A week ago the "dangerous faggot" Milo Yianopoulos was scheduled to speak at Berkeley University in California and some students violently protested and set fire to parts of the campus in opposition to him speaking there. This was widely reported in the news, and even the president tweeted that he'd withhold federal money from the campus if the university didn't allow free speech.
Much has been said about the kerfuffle, from how intolerant the Left is, to how all this protesting just raises Milo's profile, to how hateful his speech is. But I have a proposal. If I were the head of a university making the decision on whether or not an alt-righter like Milo gets to speak on my campus my policy would be this. I would allow Milo to speak on one condition. If he wants to speak on my campus, the format will be a debate. That's right. He can spew all his nonsense talk about how "Catholics are right about everything," but not in a way that it goes unchallenged. It's a debate or nothing. That's it.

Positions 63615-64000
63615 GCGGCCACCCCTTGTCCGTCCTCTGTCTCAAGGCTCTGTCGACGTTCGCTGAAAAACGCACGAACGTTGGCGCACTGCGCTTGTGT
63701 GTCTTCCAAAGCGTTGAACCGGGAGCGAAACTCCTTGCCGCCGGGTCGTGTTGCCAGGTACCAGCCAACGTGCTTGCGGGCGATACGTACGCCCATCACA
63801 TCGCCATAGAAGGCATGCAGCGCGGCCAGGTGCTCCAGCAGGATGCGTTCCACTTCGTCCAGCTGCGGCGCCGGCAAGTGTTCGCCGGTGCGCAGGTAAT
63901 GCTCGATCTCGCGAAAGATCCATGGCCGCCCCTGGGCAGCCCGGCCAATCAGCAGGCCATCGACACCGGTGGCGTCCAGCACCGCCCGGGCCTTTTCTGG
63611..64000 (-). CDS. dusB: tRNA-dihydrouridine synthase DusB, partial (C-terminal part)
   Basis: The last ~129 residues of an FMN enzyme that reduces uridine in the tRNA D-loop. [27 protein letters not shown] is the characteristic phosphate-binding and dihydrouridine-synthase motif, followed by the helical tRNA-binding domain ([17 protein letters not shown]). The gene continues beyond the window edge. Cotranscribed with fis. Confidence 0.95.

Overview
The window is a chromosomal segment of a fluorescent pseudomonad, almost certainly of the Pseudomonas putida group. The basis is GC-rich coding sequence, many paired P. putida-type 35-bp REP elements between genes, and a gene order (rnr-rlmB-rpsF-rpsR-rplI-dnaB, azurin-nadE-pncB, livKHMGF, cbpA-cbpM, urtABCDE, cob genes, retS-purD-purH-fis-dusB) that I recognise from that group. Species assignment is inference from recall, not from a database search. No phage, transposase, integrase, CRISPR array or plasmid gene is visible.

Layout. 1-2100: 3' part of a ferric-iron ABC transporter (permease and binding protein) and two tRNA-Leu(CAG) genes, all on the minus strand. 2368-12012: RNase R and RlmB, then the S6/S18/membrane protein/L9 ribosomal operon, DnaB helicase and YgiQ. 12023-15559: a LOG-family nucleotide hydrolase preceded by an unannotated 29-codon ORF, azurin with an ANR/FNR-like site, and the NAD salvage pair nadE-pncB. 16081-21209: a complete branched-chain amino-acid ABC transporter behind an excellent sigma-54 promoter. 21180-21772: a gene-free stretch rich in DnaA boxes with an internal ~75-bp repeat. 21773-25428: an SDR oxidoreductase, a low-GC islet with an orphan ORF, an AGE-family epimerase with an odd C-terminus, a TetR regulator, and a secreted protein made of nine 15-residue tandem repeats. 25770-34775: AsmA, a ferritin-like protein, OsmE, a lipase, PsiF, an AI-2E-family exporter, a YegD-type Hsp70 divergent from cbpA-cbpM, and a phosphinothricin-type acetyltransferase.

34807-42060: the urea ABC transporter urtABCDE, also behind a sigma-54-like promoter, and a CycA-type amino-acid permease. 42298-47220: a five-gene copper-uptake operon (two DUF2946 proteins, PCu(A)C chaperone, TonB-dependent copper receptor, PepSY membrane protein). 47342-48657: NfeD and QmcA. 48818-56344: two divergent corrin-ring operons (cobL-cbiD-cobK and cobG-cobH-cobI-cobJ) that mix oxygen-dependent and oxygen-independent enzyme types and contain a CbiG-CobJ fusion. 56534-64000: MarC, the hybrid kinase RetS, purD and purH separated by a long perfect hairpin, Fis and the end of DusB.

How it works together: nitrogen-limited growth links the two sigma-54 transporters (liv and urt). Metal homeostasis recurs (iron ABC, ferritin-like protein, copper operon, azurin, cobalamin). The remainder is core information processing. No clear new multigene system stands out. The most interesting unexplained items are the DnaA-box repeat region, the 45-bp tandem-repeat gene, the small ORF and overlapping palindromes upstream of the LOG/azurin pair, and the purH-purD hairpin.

I'm sure Milo wouldn't have a problem with that. Would he? The thing is, the Left indeed has lost the ability to debate and defend their views. They rely far too much on feelings and persecution complexes. The Left needs to learn how to debate again. And I'd use this as an opportunity to find the person who can best debate Milo and make it a must-see spectacle for all.
That just brings up one question: who's the best person on the Left to debate the dangerous faggot? I'd love to debate him, but I'm unfortunately a nobody. So this is an open question for me. Anyone properly debating him must be familiar with his arguments. Some generic Leftist who doesn't "get it" would be destroyed. Perhaps Kyle Kulinkski of Secular Talk? Hmm.
Welcome to Atheism and the City. This blog is about exploring atheism through contemporary urban living. I live in New York City, the secular metropolis, and I have an avid interest in all things religion, science, philosophy, politics, and economics. I am an atheist, a humanist, a philosopher and a thinker, and the purpose of Atheism and the City is to write about my thoughts and experiences on the subjects and topics that I have a passion for. Feel free to respond to any post whether or not you agree.